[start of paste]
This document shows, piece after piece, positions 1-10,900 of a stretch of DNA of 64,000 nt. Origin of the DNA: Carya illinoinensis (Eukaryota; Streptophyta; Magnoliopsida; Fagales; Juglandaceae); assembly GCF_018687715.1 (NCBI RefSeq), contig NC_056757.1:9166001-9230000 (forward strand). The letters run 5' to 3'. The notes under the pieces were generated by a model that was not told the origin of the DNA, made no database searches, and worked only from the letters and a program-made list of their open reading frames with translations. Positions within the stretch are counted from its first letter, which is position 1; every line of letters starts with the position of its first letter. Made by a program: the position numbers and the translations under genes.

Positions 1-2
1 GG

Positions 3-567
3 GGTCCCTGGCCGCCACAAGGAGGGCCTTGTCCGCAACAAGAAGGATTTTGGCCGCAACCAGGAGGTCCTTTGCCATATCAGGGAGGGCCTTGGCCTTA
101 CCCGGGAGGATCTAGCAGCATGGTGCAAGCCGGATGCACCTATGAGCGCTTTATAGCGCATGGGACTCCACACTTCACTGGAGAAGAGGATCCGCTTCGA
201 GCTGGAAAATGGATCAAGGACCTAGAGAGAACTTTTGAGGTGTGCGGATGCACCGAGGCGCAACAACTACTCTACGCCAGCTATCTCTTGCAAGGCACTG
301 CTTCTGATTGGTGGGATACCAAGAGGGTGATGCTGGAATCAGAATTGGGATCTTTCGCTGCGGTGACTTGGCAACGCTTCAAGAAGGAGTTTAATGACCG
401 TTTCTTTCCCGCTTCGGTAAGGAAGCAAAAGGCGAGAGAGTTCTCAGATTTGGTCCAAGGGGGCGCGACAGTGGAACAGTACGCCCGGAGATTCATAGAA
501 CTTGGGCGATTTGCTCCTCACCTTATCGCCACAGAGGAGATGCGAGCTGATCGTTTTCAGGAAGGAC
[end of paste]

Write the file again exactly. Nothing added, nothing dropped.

This document shows, piece after piece, positions 1-10,900 of a stretch of DNA of 64,000 nt. Origin of the DNA: Carya illinoinensis (Eukaryota; Streptophyta; Magnoliopsida; Fagales; Juglandaceae); assembly GCF_018687715.1 (NCBI RefSeq), contig NC_056757.1:9166001-9230000 (forward strand). The letters run 5' to 3'. The notes under the pieces were generated by a model that was not told the origin of the DNA, made no database searches, and worked only from the letters and a program-made list of their open reading frames with translations. Positions within the stretch are counted from its first letter, which is position 1; every line of letters starts with the position of its first letter. Made by a program: the position numbers and the translations under genes.

Positions 1-2
1 GG

Positions 3-567
3 GGTCCCTGGCCGCCACAAGGAGGGCCTTGTCCGCAACAAGAAGGATTTTGGCCGCAACCAGGAGGTCCTTTGCCATATCAGGGAGGGCCTTGGCCTTA
101 CCCGGGAGGATCTAGCAGCATGGTGCAAGCCGGATGCACCTATGAGCGCTTTATAGCGCATGGGACTCCACACTTCACTGGAGAAGAGGATCCGCTTCGA
201 GCTGGAAAATGGATCAAGGACCTAGAGAGAACTTTTGAGGTGTGCGGATGCACCGAGGCGCAACAACTACTCTACGCCAGCTATCTCTTGCAAGGCACTG
301 CTTCTGATTGGTGGGATACCAAGAGGGTGATGCTGGAATCAGAATTGGGATCTTTCGCTGCGGTGACTTGGCAACGCTTCAAGAAGGAGTTTAATGACCG
401 TTTCTTTCCCGCTTCGGTAAGGAAGCAAAAGGCGAGAGAGTTCTCAGATTTGGTCCAAGGGGGCGCGACAGTGGAACAGTACGCCCGGAGATTCATAGAA
501 CTTGGGCGATTTGCTCCTCACCTTATCGCCACAGAGGAGATGCGAGCTGATCGTTTTCAGGAAGGAC